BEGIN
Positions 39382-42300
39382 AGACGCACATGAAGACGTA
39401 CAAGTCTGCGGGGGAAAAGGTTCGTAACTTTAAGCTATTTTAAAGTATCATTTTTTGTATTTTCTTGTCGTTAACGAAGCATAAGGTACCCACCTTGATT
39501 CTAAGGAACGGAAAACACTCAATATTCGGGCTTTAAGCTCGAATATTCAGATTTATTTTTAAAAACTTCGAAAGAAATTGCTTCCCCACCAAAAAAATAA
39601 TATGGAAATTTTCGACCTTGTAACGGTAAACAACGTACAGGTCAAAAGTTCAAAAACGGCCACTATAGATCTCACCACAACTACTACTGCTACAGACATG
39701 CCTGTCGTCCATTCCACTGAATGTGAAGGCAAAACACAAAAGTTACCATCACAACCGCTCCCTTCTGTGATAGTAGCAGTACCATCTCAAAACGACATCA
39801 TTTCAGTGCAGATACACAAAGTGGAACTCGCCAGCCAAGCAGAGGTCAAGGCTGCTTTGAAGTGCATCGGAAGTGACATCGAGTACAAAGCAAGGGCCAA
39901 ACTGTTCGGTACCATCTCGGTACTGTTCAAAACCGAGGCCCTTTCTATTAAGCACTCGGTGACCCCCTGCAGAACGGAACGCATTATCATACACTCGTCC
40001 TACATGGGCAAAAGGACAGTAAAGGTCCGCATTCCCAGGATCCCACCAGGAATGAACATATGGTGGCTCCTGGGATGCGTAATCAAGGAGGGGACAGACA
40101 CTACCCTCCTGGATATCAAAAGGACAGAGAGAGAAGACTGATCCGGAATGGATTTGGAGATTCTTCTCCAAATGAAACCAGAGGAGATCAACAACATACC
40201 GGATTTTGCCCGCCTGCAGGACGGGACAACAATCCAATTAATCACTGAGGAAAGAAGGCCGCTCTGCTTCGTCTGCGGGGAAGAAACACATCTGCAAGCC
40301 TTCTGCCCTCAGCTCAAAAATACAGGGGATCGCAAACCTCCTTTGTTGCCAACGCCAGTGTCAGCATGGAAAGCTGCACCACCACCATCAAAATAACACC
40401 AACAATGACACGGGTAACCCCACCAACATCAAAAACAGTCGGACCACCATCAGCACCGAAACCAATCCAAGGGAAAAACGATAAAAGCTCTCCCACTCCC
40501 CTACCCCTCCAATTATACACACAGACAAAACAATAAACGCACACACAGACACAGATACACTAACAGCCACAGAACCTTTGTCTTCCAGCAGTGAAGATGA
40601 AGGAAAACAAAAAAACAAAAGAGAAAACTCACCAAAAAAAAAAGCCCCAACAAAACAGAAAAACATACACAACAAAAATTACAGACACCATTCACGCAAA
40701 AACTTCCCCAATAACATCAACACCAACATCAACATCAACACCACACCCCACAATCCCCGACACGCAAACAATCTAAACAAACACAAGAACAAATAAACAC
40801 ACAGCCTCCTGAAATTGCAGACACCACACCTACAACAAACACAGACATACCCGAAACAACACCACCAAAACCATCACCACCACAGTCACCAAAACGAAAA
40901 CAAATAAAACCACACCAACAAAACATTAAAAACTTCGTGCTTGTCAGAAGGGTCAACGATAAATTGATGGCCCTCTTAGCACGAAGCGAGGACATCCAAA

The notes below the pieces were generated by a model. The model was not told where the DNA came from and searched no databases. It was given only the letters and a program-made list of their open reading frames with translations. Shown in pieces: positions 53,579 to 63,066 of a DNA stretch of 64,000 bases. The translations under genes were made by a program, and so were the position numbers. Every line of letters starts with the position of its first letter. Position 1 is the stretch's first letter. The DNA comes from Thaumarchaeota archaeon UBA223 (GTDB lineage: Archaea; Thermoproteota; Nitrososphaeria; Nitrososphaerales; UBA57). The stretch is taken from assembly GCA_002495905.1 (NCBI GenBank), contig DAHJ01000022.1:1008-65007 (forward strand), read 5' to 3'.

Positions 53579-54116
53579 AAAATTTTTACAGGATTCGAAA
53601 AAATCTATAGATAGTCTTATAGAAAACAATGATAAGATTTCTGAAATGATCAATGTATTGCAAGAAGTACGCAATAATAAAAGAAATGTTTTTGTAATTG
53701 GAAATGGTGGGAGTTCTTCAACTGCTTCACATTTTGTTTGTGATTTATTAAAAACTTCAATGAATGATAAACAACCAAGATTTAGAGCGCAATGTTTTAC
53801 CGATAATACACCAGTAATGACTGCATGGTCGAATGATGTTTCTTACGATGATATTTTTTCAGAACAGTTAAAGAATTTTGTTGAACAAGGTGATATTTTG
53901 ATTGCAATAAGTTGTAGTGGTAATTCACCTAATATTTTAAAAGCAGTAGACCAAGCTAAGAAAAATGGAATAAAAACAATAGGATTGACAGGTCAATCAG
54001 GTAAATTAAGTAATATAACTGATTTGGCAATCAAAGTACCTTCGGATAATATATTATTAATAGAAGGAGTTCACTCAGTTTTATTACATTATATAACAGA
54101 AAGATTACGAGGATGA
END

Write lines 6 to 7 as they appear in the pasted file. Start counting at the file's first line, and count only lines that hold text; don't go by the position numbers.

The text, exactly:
39701 CCTGTCGTCCATTCCACTGAATGTGAAGGCAAAACACAAAAGTTACCATCACAACCGCTCCCTTCTGTGATAGTAGCAGTACCATCTCAAAACGACATCA
39801 TTTCAGTGCAGATACACAAAGTGGAACTCGCCAGCCAAGCAGAGGTCAAGGCTGCTTTGAAGTGCATCGGAAGTGACATCGAGTACAAAGCAAGGGCCAA